THE VILLAGE OF MARK CROSS - IT'S ORIGINS AND
The village takes it's name from the "March" or
boundary of three parishes, Rotherfield, Mayfield and Wadhurst
which intersect not far from the junction of the Mayfield-Frant(A267)
and Rotherfield-Wadhurst (B2100) roads. The boundary or "March" crossroads
which, on subsequent habitation, became known as "Mark
Cross". Rent Roll records show tenant holdings in
the area of "Merc Cross" or "Mercrosse".
Though the village itself is fairly small,
it is nevertheless an ecclesiastical parish with boundaries
approximating to those shown on the map below. The parish
extends for roughly 4.5 square miles embracing about 3,500
acres of which one quarter is woodland, a minute part of
what was once the vast "Forest of Anderida" which
in ancient times covered the Weald of Kent and Sussex.
There is some evidence to suggest that habitation
in the area covered by the parish commenced as early as
750BC. Records show for certainty that Alfred the Great
(871-899AD) held lands around Rotherfield probably embracing
Eridge, Frant and possibly the future Mark Cross.
The records also show that the present parish
of Mark Cross fell within two Manors, those of Mayfield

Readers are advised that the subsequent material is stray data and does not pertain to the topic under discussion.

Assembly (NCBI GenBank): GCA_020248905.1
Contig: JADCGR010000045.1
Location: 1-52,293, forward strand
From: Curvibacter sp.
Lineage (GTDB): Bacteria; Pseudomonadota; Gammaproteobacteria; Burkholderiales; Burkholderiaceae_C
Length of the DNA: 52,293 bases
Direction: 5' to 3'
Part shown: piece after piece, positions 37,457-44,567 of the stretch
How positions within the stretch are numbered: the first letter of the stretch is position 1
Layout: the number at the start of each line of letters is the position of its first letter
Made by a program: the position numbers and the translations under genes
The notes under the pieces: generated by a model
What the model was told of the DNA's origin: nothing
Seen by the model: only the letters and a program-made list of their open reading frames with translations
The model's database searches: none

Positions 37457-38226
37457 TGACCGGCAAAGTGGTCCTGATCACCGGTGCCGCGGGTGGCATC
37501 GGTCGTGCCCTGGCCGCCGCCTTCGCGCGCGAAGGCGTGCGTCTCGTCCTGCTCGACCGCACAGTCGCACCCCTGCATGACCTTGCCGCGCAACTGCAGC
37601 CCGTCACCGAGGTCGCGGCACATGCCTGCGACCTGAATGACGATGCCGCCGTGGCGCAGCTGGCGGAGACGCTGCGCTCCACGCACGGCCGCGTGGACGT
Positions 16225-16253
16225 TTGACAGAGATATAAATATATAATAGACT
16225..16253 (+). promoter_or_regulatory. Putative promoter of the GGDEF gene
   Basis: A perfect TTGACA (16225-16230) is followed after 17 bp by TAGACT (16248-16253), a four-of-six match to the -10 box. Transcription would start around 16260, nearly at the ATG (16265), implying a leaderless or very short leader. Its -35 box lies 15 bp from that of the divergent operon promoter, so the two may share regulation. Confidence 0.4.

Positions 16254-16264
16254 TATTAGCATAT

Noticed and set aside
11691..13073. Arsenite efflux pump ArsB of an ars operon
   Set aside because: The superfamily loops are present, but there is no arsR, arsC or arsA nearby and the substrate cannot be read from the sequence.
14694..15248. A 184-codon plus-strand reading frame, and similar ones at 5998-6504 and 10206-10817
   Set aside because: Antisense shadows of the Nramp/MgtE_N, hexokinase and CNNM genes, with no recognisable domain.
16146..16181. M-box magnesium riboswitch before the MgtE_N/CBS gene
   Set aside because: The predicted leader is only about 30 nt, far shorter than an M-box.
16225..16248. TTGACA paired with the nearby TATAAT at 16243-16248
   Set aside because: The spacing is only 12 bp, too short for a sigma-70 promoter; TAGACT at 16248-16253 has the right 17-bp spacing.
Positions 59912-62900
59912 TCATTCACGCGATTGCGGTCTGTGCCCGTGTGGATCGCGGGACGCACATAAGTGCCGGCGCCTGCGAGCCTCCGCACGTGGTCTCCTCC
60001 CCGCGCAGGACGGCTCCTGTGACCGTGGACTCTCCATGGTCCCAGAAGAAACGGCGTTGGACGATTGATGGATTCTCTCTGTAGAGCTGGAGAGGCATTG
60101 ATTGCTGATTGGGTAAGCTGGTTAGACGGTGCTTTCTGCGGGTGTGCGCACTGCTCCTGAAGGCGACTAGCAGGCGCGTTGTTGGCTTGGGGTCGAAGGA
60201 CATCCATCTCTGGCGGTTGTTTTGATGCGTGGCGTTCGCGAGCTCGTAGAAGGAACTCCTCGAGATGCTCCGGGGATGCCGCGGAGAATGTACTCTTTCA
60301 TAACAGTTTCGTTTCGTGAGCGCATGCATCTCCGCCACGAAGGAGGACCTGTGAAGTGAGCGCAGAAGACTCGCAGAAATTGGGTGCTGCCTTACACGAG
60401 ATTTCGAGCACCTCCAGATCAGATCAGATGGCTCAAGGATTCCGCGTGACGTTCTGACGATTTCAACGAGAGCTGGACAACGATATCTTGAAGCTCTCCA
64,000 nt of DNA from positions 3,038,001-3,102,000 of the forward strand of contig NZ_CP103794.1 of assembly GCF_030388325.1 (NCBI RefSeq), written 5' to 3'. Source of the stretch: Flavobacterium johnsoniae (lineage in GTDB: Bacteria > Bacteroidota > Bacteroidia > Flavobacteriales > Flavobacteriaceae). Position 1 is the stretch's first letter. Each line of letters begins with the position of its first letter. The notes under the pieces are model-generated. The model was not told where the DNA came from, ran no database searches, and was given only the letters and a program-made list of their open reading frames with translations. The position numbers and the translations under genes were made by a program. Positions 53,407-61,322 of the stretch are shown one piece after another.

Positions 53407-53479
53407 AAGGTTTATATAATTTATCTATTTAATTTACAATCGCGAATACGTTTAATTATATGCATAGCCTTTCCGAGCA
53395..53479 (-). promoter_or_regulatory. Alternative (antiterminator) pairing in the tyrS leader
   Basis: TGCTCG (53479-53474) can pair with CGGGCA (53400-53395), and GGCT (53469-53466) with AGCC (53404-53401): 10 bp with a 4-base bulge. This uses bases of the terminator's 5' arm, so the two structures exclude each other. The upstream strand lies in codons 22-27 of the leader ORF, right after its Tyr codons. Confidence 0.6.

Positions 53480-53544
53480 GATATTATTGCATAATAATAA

and Rotherfield. The former was granted to the Archbishops
of Canterbury around 830AD probably by Egbert the then
King of Wessex.
Rotherfield appears to have remained in Saxon
hands until the Norman Conquest
after which William 1(1066-1087) granted the manorial rights to Odo Bishop
of Bayeau then, when he fell from favour, to Richard De Clare of Tonbridge
whose family held it until the early 14th century.
Various sources, again rental rolls among
them, show the gradual development of Mark Cross, both
as a parish and as a village with it's major houses and
farms through the centuries.
Some of those houses and farms, it is a delight
to note, are still in habitation and work today.
The Village School was erected in 1851 and
converted to a church in 1873. The clock on the church
commemorates the Diamond Jubilee of Queen Victoria in 1897.
The village had its own constable by 1865 and the local
map for 1874 shows that a "police station" had
taken the place of the Toll House. Until very recent times
local magistrates sat in the Court House which was sited
opposite the existing Mark Cross inn where they are known
to have "wined and dined".
The Village Hall which was erected in 1907
at a cost of £120, raised by public subscription,
continues in frequent use to this day for various functions
and as a Polling Station for both local and national elections.
By the creation of this Millennium Green
the Village is celebrating not ONE but TWO Thousand Years
of it's history and looking forward with anticipation to
it's THIRD millennium.
Further historical articles from assorted